S4:E25 The Angling Interval: Key to Fish Survival

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Catch and release fly fishing has been around for more than a half century. In recent years, there has been a renewed push for fish survival with the Keep ‘Em Wet movement (#keepemwet), the idea being to make sure the fish stays wet the entire time it’s out of water. In this episode, we interview Dave Kumlien, fly fishing guide, former fly shop owner, and coordinator with Trout Unlimited, on what he calls the “angling interval.” The key to the trout surviving the catch-and-release interruption is reducing the time from when the fish is hooked to the time it is released.


GREAT STUFF FROM OUR LISTENERS. At the end of each episode, we often include a feature called “Great Stuff from Our Listeners.” It’s the last segment of each episode, where Steve reads one of the comments from our listeners or readers. We enjoy hearing from you, and appreciate your advice, wisdom, and fly fishing experiences.

We’d love to hear you tips for protecting your fly rod. As well as your breakage stories. Please post your comments below.


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The Fly Fisher’s Book of Lists – A “Cliffsnotes for Fly Fishers”

We’ve published a book for regular-Joe-and-Jane fly fishers called The Fly Fisher’s Book of Lists: Life is short. Catch more fish.

To switch metaphors, perhaps it’s more like a handful of potato chips. It’s an entire book of lists. The goal is to help you find practical help quickly and in an easily digestible format!

Buy it today on Amazon for only $12.99!

S2:E47 Fly Fishing Net Gains and Losses

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Trying to net your son’s first big brown – and causing him to lose the fish – may require psychotherapy for him later in life. We all have a fly fishing net, and we probably use it more or less, depending on the size of fish or where we fish. In this episode on how and when to use a fly fishing net, Steve confesses how his patchy netting skills ruined a father-son moment on the river.

Listen now to Fly Fishing Net Gains and Losses

Great Stuff from Our Listeners. At the end of each episode, we often include a feature called “Great Stuff from Our Listeners.” It’s the last portion of each episode, where Steve reads one of the comments from our listeners or readers. We enjoying hearing from you, and appreciate your advice, wisdom, and fly fishing experience.

How often do you use a net when you fly fish? And what kind of net do you use? We’d love to hear about your gear and why you chose your fly fishing net.

Download a Podcast App on Your Smartphone

Be sure to subscribe to our podcast feed. You can do that on your smartphone or tablet by downloading a podcast app. The most common app used by 2 Guys feed subscribers is “Podcasts.”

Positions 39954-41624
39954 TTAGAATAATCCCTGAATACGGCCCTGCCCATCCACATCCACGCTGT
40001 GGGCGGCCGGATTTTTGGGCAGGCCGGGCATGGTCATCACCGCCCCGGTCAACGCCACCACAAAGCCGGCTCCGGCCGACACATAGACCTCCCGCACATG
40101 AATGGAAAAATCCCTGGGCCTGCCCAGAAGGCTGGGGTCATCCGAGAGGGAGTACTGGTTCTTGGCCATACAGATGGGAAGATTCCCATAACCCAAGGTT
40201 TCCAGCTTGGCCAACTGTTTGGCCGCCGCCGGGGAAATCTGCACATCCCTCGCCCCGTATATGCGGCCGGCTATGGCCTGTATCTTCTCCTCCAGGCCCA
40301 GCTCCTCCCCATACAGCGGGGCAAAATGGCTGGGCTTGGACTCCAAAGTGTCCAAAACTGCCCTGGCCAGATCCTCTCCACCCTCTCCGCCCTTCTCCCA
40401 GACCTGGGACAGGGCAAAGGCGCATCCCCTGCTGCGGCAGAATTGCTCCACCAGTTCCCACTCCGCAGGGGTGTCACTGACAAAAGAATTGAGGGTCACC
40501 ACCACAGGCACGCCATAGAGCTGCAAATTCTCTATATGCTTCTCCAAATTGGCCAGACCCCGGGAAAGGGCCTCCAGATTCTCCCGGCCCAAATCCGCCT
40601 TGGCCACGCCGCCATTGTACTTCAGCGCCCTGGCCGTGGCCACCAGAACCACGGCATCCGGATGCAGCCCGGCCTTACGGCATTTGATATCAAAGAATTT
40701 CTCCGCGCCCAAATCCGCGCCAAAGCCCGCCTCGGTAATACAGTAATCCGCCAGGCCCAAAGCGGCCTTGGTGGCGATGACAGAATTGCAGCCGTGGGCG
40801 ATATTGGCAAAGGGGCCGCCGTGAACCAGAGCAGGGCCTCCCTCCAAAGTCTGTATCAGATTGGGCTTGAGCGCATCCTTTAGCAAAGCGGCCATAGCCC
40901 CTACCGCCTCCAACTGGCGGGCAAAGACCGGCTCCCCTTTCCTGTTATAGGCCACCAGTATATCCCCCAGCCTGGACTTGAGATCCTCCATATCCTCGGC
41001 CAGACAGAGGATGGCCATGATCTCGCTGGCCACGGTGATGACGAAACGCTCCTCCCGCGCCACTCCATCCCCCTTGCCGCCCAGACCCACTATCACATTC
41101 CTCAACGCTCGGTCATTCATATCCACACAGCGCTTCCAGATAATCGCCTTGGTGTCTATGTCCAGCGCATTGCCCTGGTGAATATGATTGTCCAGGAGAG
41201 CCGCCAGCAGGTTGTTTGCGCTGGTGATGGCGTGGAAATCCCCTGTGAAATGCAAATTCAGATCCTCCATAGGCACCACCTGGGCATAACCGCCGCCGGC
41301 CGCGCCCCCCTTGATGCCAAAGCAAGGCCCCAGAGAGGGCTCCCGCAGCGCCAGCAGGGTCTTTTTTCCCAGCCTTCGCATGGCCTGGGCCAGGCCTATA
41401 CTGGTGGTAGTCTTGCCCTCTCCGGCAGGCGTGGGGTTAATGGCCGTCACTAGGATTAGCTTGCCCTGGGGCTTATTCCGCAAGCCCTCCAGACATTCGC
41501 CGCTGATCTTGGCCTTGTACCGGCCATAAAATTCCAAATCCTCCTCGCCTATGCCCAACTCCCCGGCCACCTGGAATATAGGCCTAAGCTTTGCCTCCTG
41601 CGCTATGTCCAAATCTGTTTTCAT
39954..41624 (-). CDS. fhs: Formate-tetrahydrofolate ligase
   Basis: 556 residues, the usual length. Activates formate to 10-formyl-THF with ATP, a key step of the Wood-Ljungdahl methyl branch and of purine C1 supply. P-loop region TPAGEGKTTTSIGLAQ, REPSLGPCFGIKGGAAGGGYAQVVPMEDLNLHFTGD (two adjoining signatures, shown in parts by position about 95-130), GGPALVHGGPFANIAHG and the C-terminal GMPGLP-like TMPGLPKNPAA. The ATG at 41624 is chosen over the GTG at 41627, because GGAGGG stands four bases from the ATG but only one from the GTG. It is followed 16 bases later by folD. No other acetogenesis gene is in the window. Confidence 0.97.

Or you can simply subscribe to the RSS feed here:

Subscribe to 2 Guys and A River2 Guys and A River

To see every episode that we’ve published, click on “Every Episode” on the top navigation.

Our Sponsor

For this episode, we are the Sponsor!

We’ve published a book called, The Fly Fisher’s Book of Lists.

We like to say it is a book of bite-sized snacks. It’s an entire book of lists. The goal is to help you find practical help quickly and in an easily digestible format!

Visit Amazon to get your copy today!

7 Streamside Habits of Highly Generous Fly Fishers

In 2015, an estimated 4.5 million folks over the age of 16 fly fished at least once during the year. That’s slightly more than one percent of the population of the United States. The industry growth roughly tracks the net population growth of the U.S. Though not exploding in popularity, the fly fishing community is growing. And it’s important that new fly fishers carry on the great traditions of our sport.

One legacy is what can only be described as the generosity mindset, illustrated by the catch-and-release movement of the last fifty years, stream restoration efforts, the advocacy for public lands, and the extensive volunteerism of Trout Unlimited chapter members.

Another layer of this generosity mindset is the sport’s streamside etiquette. To oversimplify for a moment: There are takers in this world, and there are givers. The fly fishing community is a “giver community,” and I’ve assembled seven streamside habits that characterize the highly generous fly fisher:

1. They defer to others on the river.

This seems patently obvious, but it needs to be said again and again. This is a way of thinking more than anything. It is not a sign of weakness. In fact, it’s a sign of strength. This mindset believes there’s always better fishing elsewhere, if something or someone is blocking access to his or her favorite spot.